BEREA — Mike Bell and Thomas Clayton have accepted their roles. Currently, Peyton Hillis is the guy in Cleveland. With each defender Hillis runs through, his popularity grows outside northeast Ohio.
Hillis’ physical style has produced 726 rushing yards and eight touchdowns on 152 carries. He is 12th in the NFL in rushing yards. Yet from there, the production falls hard and falls fast.
Gone are Jerome Harrison (trade), James Davis (waived) and Montario Hardesty (injury). In their place, the Browns have acquired Mike Bell and Thomas Clayton.
Combined, Bell and Clayton have 14 carries for seven yards. The Browns top rushers are not primarily ball carries. Wide receiver Josh Cribbs has 16 carries for 69 yards, quarterback Colt McCoy also has 16 carries for 48 yards and punter Reggie Hodges remains in the mix with his one carry for 68 yards.
“The flip side of that is Hillis is so productive when he’s in there,” coach Eric Mangini said. “If it’s comparative production you’re looking, you’re getting 4.8 yards per carry with Peyton, so you’ve got to be able to weigh the pros and cons.”
Cleveland acquired Bell on Oct. 14 in exchange for Harrison. He is in his fifth NFL season, with his most productive years being his rookie year where he rushed for 677 yards and eight touchdowns with Denver in 2006, and last season where Bell rushed for 654 yards and five scores with New Orleans.
“I learned through these last five years, especially this recent change, you’ve got to make the best out of each opportunity you get,” Bell said. “You can’t focus on the amount of reps you get or it’ll eat you up. It has done that to me in the past.”
Hillis is getting the most reps, but there are still chances for Bell and Clayton to succeed. Both are clinging to those chances.
“Each week is a work in progress,” said Clayton, who the Browns claimed off waivers from the Patriots on Oct. 26. “You try and get better and better each week and we try and push each other. At this point, we try to be the guy to spell Peyton.”
Clayton received only one chance last week against the Jets. He had one carry for no yards.
“I’m disappointed with myself on that one,” Clayton said. “I consider myself to be a home run hitter. Even though it’s unrealistic, I expect that all the time.”
As a team, the Browns are 12th in the NFL averaging 116.1 yards rushing per game, but Hillis has 748 of the team’s 1,045 yards.
“You’d like to be able to work the other guys in to some degree, but it’s got to make sense in terms of what you’re doing and the situation in the game,” Mangini said. “Some teams are package specific and others have a featured guy and that’s who you’ve got down in and down out. Every approach is different and sometimes the game dictates things.”
Don’t look for Bell or Clayton to be clamoring publicly for more carries. They have bought into the Browns’ team-first mind set.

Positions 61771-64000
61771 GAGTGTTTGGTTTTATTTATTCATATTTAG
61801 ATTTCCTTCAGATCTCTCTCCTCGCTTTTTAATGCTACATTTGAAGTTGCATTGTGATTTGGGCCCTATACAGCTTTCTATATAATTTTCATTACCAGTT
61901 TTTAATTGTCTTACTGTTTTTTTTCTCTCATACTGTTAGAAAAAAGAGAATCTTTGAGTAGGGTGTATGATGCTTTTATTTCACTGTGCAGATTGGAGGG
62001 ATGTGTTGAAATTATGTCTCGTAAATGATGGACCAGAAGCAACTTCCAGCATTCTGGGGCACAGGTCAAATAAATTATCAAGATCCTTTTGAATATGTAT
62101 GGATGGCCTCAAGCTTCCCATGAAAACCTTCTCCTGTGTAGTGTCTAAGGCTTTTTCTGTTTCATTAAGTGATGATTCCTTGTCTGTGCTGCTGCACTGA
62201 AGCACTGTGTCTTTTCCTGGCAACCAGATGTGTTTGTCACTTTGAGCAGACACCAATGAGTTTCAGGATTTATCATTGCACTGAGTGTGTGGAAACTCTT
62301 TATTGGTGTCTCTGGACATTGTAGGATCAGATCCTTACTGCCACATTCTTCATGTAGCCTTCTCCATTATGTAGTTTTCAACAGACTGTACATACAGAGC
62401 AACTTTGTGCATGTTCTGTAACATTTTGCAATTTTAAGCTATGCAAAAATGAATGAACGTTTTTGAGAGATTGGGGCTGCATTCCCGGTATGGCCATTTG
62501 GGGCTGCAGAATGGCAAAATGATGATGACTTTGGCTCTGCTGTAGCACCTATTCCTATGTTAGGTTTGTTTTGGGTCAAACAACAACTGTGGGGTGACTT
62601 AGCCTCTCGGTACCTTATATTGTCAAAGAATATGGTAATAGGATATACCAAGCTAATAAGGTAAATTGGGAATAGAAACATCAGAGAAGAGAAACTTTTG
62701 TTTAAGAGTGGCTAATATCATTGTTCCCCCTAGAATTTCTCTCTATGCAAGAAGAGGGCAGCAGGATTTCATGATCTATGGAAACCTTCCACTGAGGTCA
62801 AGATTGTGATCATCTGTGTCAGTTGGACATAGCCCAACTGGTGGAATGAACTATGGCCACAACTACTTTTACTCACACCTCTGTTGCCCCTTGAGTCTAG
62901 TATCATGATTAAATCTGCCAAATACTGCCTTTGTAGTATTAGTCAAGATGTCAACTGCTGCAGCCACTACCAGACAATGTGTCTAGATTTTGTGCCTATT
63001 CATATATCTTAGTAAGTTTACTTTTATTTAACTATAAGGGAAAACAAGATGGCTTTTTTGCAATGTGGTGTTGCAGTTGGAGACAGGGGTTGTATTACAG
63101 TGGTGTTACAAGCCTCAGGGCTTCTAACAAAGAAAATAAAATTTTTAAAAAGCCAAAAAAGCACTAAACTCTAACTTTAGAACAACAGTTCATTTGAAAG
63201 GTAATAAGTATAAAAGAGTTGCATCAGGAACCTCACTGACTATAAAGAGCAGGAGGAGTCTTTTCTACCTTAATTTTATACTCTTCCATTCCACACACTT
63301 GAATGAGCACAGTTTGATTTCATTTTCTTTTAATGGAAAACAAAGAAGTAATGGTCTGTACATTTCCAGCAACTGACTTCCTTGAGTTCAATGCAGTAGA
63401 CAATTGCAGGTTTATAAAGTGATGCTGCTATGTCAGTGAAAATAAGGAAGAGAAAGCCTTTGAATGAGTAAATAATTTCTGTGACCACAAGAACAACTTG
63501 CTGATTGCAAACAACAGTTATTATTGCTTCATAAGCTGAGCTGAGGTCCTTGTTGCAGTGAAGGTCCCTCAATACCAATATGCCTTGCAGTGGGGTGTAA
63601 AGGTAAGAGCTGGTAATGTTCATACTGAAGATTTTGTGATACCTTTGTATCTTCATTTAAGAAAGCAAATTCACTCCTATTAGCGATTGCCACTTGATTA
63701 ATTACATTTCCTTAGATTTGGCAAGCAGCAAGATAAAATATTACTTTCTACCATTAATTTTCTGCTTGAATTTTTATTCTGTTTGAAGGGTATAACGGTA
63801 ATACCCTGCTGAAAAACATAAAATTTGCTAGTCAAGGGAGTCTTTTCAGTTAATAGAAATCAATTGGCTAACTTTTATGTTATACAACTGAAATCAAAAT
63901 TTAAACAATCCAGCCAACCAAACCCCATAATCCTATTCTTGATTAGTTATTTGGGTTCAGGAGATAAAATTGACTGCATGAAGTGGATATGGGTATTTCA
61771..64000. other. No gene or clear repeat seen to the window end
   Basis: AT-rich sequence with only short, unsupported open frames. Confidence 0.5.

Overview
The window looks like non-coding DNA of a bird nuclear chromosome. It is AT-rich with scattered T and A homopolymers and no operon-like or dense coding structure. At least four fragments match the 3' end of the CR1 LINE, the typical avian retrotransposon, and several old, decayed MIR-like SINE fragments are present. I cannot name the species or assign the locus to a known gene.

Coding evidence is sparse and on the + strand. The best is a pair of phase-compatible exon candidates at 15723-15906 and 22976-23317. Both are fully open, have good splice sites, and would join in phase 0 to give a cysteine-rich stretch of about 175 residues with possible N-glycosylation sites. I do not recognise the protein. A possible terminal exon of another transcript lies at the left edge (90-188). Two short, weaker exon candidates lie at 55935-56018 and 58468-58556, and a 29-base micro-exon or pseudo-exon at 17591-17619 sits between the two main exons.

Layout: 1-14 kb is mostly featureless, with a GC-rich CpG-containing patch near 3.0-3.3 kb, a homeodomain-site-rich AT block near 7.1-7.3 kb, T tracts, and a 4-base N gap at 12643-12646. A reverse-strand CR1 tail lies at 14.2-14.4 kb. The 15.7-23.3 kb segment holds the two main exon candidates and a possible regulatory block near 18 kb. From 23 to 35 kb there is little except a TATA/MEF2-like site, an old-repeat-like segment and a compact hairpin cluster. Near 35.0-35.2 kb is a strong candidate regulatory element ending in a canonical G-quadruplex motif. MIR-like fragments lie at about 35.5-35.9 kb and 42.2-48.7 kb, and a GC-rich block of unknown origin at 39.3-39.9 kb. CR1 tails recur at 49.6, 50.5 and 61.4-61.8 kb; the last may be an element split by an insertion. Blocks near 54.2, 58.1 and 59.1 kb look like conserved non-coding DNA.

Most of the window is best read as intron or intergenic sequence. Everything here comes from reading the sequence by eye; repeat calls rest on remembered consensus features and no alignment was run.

“This is a great locker room,” Bell said. “They’re very encouraging and they keep things fun. That makes it easy and it takes the focus off me and more on my team.”
Managing Expectations: Four starts into the Colt McCoy Era, Mangini is not ready to name the 24-year-old the next coming of — to borrow an example from Jets coach Rex Ryan — Frank Ryan. In fact, Mangini is trying to underplay the rookie’s success because struggles will occur.
“At some point you’ll deal with adversity and he’ll have a bad game,” Mangini said. “You want to see how he responds. I’m excited about what he’s done, pleased with what he’s done, but its unfair and I don’t want to put that added pressure on him in terms of what is going to happen in years to come.
“I’d much rather look at it as seeing his growth and being able to give him more each week.”
McCoy now leads the Browns in yards passing (734), completion percentage (64.6) and yards per attempt (7.41). He’s added two touchdowns and two interceptions. McCoy’s 64.6 completion percentage places him ahead of Tom Brady (64.5 percent), Peyton Manning (64.2) and Matt Schaub (64.2) and behind Philip Rivers (65.3). To be fair, that quartet has played in five more games this season.
“It’s good that (the coaches) have trust in me,” McCoy said Thursday. “We have just got to continue to be able to understand what we need to do and be prepared for anything so we can keep going forward. I feel good with everything.”
Expanded Role: Linebacker Marcus Benard, who leads the Browns with 5.5 sacks, is continuing to progress Mangini said Friday. In addition to Benard’s pass rushing skills, he is showing improvement in other linebacking responsibilities.
“We want him to be a four-down linebacker,” Mangini said. “Which means also play well on special teams and not be pigeon-holed into one kind of guy. His jump from last year to this year and the knowledge of the system and how comfortable he is with himself is remarkable. A year from now he’ll be a much better player, not just as a pass rusher, but a complete football player.”
On Nov. 11, Benard fainted in the team’s locker room minutes before practice. He played four days later against the New York Jets and is expected to play Sunday in Jacksonville. Yesterday, Benard said that episode was a because of stress related to complications with the birth of his third child, who was born Monday morning.
Injury Update: Browns wide receiver Josh Cribbs (foot) did not practice Friday. The Browns will evaluate Cribbs on Saturday morning before deciding on his fate for Sunday.
In addition to Cribbs, defensive back Mike Adams (abdomen) and linebacker Scott Fujita (knee) did not practice. Defensive back Sheldon Brown (shoulder) and offensive linemen Eric Steinbach (calf) and Floyd Womack (knee) were worked into practice in limited capacity.